Dawn phenomenon: A rise in blood sugar levels in the early morning hours.
Dehydration: Large loss of body water. If a person with diabetes has a very high blood sugar level, it causes increased water loss through increased urination and the person becomes very thirsty.
Diabetes: See type 1 diabetes and type 2 diabetes.
Diabetic ketoacidosis (DKA): A severe, life-threatening condition that results from hyperglycemia (high blood sugar), dehydration, and acid build up that needs emergency treatment. DKA happens when there is not enough insulin and cells become starved for sugars. An alternative source of energy called ketones becomes activated. The system creates a build up of acids. Ketoacidosis can lead to coma and even death.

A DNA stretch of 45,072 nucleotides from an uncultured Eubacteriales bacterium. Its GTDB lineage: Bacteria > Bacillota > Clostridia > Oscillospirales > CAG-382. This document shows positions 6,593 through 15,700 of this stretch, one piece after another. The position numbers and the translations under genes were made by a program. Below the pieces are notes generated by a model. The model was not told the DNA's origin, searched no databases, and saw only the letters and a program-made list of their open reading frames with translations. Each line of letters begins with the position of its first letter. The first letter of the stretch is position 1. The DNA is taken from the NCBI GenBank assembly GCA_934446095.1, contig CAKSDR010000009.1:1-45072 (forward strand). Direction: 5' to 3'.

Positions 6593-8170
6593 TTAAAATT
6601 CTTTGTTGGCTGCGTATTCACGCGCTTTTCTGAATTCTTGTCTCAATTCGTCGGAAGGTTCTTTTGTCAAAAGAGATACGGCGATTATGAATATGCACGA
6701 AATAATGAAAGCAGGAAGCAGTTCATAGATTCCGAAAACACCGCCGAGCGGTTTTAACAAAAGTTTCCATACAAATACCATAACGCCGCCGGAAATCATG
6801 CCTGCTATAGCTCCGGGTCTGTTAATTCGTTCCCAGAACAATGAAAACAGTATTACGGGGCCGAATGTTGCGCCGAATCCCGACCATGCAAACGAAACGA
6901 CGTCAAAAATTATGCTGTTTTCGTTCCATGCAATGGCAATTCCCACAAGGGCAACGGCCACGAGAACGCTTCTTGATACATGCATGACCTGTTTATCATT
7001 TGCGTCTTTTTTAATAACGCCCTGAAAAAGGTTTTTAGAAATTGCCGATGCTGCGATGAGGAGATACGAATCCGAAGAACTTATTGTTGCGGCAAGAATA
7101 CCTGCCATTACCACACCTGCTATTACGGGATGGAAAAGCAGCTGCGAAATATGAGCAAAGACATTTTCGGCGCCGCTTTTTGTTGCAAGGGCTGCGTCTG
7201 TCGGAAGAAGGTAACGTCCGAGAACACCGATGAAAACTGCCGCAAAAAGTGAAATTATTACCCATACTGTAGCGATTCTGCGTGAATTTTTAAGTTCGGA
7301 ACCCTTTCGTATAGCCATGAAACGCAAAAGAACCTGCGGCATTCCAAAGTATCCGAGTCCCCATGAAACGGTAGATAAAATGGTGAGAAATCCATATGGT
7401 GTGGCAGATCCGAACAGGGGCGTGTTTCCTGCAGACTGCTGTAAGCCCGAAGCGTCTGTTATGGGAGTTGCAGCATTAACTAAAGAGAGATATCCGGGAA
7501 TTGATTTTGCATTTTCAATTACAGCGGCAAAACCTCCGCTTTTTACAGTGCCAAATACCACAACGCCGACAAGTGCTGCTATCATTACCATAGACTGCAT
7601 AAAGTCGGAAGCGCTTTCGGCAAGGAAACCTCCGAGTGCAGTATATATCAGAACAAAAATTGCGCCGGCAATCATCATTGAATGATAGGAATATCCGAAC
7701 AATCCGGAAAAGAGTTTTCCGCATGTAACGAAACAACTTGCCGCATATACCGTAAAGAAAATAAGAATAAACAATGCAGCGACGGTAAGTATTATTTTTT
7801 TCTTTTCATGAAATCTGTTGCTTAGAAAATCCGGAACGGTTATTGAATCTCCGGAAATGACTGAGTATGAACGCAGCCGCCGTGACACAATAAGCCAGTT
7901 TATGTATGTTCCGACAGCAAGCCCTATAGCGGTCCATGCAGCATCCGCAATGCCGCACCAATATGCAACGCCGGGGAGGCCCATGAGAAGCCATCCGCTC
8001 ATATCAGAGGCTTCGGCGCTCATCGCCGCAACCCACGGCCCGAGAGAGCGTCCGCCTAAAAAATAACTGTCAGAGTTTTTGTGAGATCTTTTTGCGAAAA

Dietitian: An expert in nutrition who helps people plan the type and amount of foods to eat for special health needs. A registered dietitian (RD) has special qualifications.
In the next two articles we’re going to discuss the concept of "normal" blood sugar. I say concept and put normal in quotation marks because what passes for normal in mainstream medicine turns out to be anything but normal if optimal health and function are what you’re interested in.
A new study has found that women who stay seated for long periods of time every day are more prone to developing type 2 diabetes, but that a similar link wasn’t found in men.